Most software projects are robotic foster children, cobbled together by program managers who mostly think of their jobs as copying what other people have done to have "feature parity", and engineers who think of user experience as a necessary evil. It's not an experience that balances the best of user needs with the greatest technology you can dream about.
You can be an innovator in one piece of the puzzle and forever whine that you were ahead of your time (I've done it), build a great technology that nobody uses, or insist that things should work a certain way but never build them. But the people who get it done work harder and slay a lot of beasts along the way, not by copying what others do, but by really trying to finish something new, they should be commended.
One of the things I've noticed is, when you start with the right problem and really do some work on it, you enable a new way of doing things. Consider that Flickr started as a gaming platform, and ended up solving some problems that enabled a new kind of community. These things are a different slice against the problem space, and a way of not letting the technology limit what can be done.
Our Hello product, which never made the hurdle to being on the Web, also did some incredibly novel things on a tech level. The idea that conversations were documents with all kinds of media, that you could merge participants into...yeah, that's very familiar to me.
I do believe that these things can only happen on small teams that really own a problem. They can't be told no, they can't have a surrogate parent dictating UI standards or technologies to be used. Because for the most part, these top-down choices keep you in the box that was there before.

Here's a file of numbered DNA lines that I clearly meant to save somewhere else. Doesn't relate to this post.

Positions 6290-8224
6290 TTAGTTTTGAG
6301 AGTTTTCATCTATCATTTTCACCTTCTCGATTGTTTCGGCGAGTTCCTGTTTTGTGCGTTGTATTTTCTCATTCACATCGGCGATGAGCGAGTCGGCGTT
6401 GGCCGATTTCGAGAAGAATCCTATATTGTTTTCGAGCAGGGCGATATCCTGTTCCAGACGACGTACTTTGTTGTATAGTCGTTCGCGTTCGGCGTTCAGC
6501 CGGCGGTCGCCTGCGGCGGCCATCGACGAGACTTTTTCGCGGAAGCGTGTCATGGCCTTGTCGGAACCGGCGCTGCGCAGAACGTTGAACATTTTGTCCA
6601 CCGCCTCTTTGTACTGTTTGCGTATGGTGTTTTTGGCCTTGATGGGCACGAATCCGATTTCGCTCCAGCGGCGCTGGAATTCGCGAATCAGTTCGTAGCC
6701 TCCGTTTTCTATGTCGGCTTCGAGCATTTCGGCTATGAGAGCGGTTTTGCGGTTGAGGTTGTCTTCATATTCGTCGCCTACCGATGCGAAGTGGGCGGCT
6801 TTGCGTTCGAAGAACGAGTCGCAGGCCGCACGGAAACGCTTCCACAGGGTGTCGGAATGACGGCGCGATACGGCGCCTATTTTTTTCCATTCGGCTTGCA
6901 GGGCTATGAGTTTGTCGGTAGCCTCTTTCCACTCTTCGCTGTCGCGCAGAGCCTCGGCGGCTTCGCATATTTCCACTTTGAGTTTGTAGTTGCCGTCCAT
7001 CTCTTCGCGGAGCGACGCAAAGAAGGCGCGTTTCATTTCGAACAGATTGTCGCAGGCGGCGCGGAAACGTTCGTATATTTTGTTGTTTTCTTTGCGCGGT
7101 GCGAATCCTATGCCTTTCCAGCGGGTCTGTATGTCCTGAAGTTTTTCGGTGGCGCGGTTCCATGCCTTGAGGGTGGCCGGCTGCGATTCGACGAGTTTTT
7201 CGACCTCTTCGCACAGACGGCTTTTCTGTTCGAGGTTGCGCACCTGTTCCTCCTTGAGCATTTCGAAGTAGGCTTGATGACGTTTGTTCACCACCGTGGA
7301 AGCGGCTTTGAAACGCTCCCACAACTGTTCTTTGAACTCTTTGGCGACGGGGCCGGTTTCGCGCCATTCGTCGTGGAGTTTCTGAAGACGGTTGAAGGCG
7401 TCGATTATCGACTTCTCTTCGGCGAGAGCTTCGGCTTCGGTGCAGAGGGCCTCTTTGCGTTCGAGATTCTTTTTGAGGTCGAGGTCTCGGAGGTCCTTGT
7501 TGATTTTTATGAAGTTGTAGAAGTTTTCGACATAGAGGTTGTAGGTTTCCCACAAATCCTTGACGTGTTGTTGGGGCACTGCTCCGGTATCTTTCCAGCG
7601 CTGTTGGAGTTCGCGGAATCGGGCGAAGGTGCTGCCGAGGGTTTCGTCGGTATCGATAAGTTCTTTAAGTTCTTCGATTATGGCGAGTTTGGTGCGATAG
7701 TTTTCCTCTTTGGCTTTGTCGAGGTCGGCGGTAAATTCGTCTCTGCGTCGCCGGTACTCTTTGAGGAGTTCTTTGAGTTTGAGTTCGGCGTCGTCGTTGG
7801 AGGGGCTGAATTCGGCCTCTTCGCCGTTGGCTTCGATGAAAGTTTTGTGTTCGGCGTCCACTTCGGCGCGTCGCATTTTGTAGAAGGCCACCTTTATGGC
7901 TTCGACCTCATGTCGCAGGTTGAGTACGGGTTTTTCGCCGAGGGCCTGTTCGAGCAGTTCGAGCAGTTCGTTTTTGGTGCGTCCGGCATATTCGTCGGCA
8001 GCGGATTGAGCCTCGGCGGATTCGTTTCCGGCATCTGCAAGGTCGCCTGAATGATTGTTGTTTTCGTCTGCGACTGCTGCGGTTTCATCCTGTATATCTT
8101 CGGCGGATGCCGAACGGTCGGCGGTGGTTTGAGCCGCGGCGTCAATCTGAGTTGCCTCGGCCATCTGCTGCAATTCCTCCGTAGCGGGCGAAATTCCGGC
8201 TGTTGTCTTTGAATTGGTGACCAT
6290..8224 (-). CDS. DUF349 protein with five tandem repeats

Once you've seen this happen a few times, you understand that there are some technology paths that lead to magic. When you find yourself considering a technology that if you built it, you could use for 10 different applications, without spinning off into a 200-page spec or a mess of edge cases, there is magic there. The things you can keep simple, and still see the path forward, those are the great ones, those are the real enabling innovations that spur ten years of growth.
Similarly, to make good products, you have to have a belief that certain things should be both possible and easy for people to use.
To use a little example, we built drag and drop into the browser in a dozen proposals and demos and never got critical mass around distributing it. Drag and drop into the browser was one of the first conversations I had with the Blogger guys when we were talking about Picasa and Blogger/Google working together in 2003, and it got really shipped after 5 years. Man, I could tell you a dozen neat tricks for communicating with a webpage, but they're not something you can use, and that's not good enough.
The "Demo" piece of this is the belief that this should be easy and possible, and the will to make it happen. Attaching drag and drop photos into Wave, and making it important to the experience, and getting over that hurdle to convince everyone that it's obvious that it should happen. That Demo is an important act, because it sets a path for everyone to follow.
Technology innovation and user experience is this story that is very hard to tell as you're doing it, but is completely obvious in retrospect. Once someone innovates, it's obvious to everyone else that it always should have been that way, but it isn't obvious when you're doing it. So I do have some respect for the people who can put their arms around the whole problem and get something done.
I don't usually quote Larry Ellison, but I'll make this exception:
There are really four phases. In phase one, everyone tells you you're crazy and it's the stupidest thing they ever heard. In phase two, they say, "There is some merit to the argument. It's still crazy, but there's some merit to it." Phase three is, "Well, we've done it better than they have." And phase four is, "What are you talking about? It was our idea in the first place."